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I’m a Curator. Don’t get me out of here.

I’ve been learning what works and what doesn’t in new-style Communities of Practice, using Facebook-type tools where the members write the content. More precisely, the content kind of falls out of conversations they have with each other. They ask each other questions, compare their practices, and hundreds of other community members feed off the answers.

These ‘feeders’ are commonly called ‘lurkers’, which is as disparaging as well, er, ‘feeders’, I suppose, so I have to stop using ‘feeders’ and think of….’learners’, There. That’s better.

The most effective form of learning is in fact teaching what we think we know and then learning from people who are the formal learners – adapting our thoughts with the help of their feedback – or who are our peers…in fact, anyone.

But, most ‘learners’ think of it as a passive Hoovering up process. Conversations generate insights and share practices, but the outcome isn’t knowable in advance: it emerges.

Anyway, I digress. I thought my role with the community of practice I have built, www.TheLeadershipHub.com , was to pump prime it, bring people together, throw in some themes, then get out of the way to see what emerges from their conversations.

The danger of blog-type communities (and the underlying technology is basically blog technology) is that they can revolve too much around one person. I wanted to keep out of the way where possible and let weak ties between other members grow into strong ties (some of them) rather than me being the Hub of a network…which isn’t scalable, sustainable or even desirable in this context. (I’m not criticising bloggers here. This is different, in a community context).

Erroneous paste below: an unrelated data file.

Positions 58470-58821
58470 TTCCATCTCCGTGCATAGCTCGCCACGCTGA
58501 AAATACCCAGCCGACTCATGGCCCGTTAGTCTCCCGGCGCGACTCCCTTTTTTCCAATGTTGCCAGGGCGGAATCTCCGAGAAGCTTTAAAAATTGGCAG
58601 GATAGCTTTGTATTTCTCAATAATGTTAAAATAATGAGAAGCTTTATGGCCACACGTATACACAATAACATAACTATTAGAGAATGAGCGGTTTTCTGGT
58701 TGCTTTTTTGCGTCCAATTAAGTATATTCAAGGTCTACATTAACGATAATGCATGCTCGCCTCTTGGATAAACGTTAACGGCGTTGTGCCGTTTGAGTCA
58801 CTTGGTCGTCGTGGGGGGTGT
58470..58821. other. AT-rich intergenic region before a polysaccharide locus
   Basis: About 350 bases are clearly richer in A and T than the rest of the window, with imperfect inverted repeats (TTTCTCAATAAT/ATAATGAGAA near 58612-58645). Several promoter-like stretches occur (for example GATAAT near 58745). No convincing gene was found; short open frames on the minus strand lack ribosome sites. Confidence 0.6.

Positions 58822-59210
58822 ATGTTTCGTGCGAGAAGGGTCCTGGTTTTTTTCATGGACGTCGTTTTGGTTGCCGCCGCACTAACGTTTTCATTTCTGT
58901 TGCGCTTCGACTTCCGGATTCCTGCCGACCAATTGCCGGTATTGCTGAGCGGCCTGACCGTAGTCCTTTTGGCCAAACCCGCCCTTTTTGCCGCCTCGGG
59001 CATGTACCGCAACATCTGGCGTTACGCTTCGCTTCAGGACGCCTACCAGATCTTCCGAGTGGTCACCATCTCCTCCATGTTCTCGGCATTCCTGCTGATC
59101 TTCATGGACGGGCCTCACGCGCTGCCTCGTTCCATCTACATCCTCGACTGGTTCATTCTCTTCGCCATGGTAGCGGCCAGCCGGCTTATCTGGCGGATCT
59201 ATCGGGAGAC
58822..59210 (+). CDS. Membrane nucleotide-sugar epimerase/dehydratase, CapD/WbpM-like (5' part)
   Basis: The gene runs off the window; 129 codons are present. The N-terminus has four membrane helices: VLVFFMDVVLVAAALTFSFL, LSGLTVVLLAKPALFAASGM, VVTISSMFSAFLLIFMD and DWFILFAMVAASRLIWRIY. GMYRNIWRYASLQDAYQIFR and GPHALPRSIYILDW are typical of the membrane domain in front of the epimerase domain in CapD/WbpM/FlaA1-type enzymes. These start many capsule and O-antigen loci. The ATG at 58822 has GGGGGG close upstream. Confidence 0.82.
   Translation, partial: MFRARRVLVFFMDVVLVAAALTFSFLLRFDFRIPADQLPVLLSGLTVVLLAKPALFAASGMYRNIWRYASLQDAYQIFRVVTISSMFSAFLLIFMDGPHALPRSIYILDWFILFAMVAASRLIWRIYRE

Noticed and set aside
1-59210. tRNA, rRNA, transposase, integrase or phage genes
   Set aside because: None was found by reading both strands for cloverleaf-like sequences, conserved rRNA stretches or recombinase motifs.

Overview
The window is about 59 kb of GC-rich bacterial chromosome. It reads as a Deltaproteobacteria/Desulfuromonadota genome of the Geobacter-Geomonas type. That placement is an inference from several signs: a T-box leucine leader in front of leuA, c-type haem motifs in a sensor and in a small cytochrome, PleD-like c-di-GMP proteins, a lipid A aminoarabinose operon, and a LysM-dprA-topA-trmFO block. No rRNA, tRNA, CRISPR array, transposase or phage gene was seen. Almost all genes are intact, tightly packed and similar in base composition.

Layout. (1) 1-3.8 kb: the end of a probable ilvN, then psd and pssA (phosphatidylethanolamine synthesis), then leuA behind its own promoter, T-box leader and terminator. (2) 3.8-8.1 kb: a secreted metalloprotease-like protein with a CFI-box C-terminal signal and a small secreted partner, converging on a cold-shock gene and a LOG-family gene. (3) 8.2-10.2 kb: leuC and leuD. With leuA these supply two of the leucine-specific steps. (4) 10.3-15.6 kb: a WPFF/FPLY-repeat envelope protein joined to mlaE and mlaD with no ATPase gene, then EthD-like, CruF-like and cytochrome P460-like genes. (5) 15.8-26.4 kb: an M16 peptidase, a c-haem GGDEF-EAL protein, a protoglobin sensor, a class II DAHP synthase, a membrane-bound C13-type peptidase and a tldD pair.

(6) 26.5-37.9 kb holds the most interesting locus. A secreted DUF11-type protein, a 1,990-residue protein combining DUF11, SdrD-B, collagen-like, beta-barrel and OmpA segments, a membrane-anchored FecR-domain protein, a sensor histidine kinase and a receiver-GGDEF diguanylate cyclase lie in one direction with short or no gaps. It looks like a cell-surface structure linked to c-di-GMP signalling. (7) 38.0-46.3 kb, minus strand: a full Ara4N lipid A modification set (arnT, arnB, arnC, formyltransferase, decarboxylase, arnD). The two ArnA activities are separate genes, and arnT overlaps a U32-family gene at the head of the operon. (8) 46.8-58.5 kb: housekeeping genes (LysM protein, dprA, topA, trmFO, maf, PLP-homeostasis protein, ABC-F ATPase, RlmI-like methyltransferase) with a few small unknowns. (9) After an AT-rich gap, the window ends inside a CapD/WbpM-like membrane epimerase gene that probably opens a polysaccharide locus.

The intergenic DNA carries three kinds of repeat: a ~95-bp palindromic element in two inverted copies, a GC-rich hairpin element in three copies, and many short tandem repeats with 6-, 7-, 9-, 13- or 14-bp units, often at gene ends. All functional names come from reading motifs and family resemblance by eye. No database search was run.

My role has turned out to be a kind of party host, which I enjoy: spotting people who have common interests and putting them in touch with each other, helping a member broadcast a problem or question to the rest of the community and then channeling answers and solutions back to them.

It’s a bit like sitting people next to each other at dinner whom you know will get on and then watching their faces light up as they discover common interests and passions: it’s a delight.

But then what to do with the often fascinating (sometimes not so) content that comes out of their conversations. I was listening to a curator at the Natural History Museum today and it suddenly occurred to me, this is as important a part of the role (the role of a community administrator, I mean) as introducing people and helping people get used to sometimes clunky Web 2.0 tools (‘community literacy’), and occasionally coaxing people to find their voice (encouraging people with brilliant things to say, who say them to me, to say them to the rest of the community).

And now I know that (as I spotted over at Ted, I think, where they and other community sites spotted this before me) there is a Curator role here: grouping together interesting content that is generated by conversations between members, ‘archiving’ it to some extent (but not in a dusty room, just in easy-access, easy-label areas where it becomes a useful and constantly referred to store of knowledge and ideas and practice).

It’s ‘sensemaking’ I suppose. So, I have a role beyond party host. Editing, sensemaking, labelling, spotting patterns and connections and then highlighting the bigger themes that bring the different content together.

This I like: Curators are behind the scenes people – like stage managers or something – that create the stage on which the creative stuff is played out, with an added light Directorial role in teasing out the theme and making it explicit and entertaining.

Anyway, just needed to get that down: I’m a Curator. All community hosts in these new-style communities of practice have a curator role that can help the sense of the community to emerge, Wisdom of Crowds-style. I like it.


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